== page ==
WordPress Gutenberg Blocks and How to Use them

WordPress Gutenberg Blocks and How to use them

Johannes Gensfleisch zur Laden zum Gutenberg c. 1400 – February 3, 1468) was a German blacksmith, goldsmith, inventor, printer, and publisher who introduced printing to Europe with the printing press. His introduction of mechanical movable type printing to Europe started the Printing Revolution and is regarded as a milestone of the second millennium, ushering in the modern period of human history.


Having studied the new WordPress Gutenberg editor in detail I have now decided I love it.  I cannot think what all of the fuss was about or why there was so much opposition to it.  It brings some great new editing capabilities that people have never had before and it is a winner for me!

Some people might wonder why WordPress has done this?   Well I guess that if you just write a few paragraphs and are happy with a standard look then that is great and you probably don’t need blocks.  Having said that, if you wanted to add a table or an attractive image link everything is now possible.  If you want to get even more adventurous with layout and colours you will very quickly see why blocks are for you.  Also it makes it so much easier to add things like Video, Audio and even buttons – all of which were probably a bit of a challenge previously.

Writing with blocks is not actually that difficult.   For those who don’t like it you can always insert a classic editor block and work away as normal. 

For those who want to embrace the new WordPress editor, here are all of the block options so far and the ones you are most likely to use…

Common Blocks

These are mostly self-explanatory and standard apart from Soliloquy, which is a an image gallery I use in my websites.  Soliloquy is a slider gallery, this is an example of a top quality plugin developer creating their own block for the editor.

Common WordPress Blocks

Some of the blocks have a few settings whilst others are very simple and have no settings.  The audio, file and video are upload blocks and don’t have settings.  The list is a bullet point list, so no settings apart from the ability change it to a numbered list.

Here are some examples of the Common Blocks that have more settings…

Layout Blocks

Layout Elements

There are a couple of really exciting blocks here, which will certainly put a smile on some faces.  The media and text block, to give a perfect layout for image and text side by side.  Then the columns block to make your text look a bit more interesting.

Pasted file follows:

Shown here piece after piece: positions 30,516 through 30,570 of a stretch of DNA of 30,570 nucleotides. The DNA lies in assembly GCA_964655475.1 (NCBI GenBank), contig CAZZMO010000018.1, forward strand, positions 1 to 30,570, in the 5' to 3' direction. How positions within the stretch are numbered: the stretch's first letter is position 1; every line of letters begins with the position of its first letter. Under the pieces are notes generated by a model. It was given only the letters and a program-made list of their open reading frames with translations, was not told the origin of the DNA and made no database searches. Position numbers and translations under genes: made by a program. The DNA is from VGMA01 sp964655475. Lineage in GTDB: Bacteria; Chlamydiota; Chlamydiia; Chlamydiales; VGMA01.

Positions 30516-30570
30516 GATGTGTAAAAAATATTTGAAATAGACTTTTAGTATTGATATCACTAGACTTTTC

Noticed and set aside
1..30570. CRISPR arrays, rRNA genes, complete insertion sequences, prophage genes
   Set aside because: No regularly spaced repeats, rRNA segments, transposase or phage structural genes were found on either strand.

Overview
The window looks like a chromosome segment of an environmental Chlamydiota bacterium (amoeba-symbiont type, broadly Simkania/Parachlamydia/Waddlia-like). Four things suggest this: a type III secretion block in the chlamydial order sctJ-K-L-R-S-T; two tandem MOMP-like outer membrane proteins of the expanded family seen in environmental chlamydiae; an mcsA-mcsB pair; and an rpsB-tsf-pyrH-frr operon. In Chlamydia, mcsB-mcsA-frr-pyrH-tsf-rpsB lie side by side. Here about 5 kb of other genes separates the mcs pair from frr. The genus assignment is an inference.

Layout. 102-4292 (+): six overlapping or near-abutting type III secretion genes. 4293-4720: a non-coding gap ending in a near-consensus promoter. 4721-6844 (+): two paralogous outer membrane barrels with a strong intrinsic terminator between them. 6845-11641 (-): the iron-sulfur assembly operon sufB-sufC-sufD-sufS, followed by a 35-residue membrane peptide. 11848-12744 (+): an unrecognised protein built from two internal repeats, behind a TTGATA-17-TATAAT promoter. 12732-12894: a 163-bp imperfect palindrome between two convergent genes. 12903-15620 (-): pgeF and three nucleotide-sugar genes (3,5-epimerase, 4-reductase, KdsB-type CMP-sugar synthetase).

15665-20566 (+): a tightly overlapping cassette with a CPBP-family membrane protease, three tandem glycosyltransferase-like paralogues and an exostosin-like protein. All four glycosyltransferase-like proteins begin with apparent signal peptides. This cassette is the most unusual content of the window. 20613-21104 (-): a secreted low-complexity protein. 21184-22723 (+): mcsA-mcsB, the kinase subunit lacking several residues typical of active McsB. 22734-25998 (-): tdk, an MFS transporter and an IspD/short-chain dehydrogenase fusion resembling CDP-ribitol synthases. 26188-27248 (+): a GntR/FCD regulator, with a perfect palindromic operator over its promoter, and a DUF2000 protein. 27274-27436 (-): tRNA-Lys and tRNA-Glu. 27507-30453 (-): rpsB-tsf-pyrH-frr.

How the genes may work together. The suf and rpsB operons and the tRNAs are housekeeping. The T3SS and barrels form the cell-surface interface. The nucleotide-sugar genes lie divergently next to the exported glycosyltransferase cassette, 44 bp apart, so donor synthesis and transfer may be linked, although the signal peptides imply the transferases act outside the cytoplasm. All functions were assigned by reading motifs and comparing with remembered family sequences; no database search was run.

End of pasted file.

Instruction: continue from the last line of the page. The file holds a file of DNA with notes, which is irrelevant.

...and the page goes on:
The page break is self-explanatory – to enable you to split your post into pages.  The More link is the standard WordPress break that allows you to create an excerpt for your post with a link to read the full text.

Again, most of the Layout Blocks have a few settings that need a little more detailed explanation …

Widget Blocks

Widget Blocks

There are some pretty good things here too.  It has always been a bit of a struggle to display comments anywhere else or to just randomly add a list of categories for people to click but here it is all done in blocks.

There are bound to be loads more widgets available here in the future.  Anything from galleries to product carousels, from Google maps to shopping carts.

Embedding Blocks

Blocks for Embedding Content

The Embed blocks don’t really have any settings.  You are provided with a box in which to paste the URL of the video or post you wish to embed and that is all you need to do.  Embeds have been very easy in WordPress for a long time – these are examples of some of the most popular …

Formatting Blocks

Formatting Blocks

Classic Editor

The first I am going to cover here is the classic editor.  This creates a block that gives you the original WordPress editing experience.  I have been using a mixture whilst writing this post but I have found that the classic editor has come in very handy at times.

You can see you have the usual editing bar at the top and it does not have any other settings.

Code Blocks

There are three blocks here CODE, CUSTOM HTML AND PREFORMATTED.  These are really reserved for folks who know how to write and embed HTML. 

Next we have the rest of the very useful blocks in this category.

So there we have it

So there you go the standard WordPress Gutenberg blocks and how to use them.  There are some absolutely fantastic blocks in here, some really welcome additions.  It’s going to take a little time to get used to but once you do I am sure you will have a lot of fun with it.

There will be a myriad of plugins offering all kinds of new and exciting blocks in the future, some will be very sophisticated I am sure.

All in all I am loving the new Gutenberg editor – well done WordPress!

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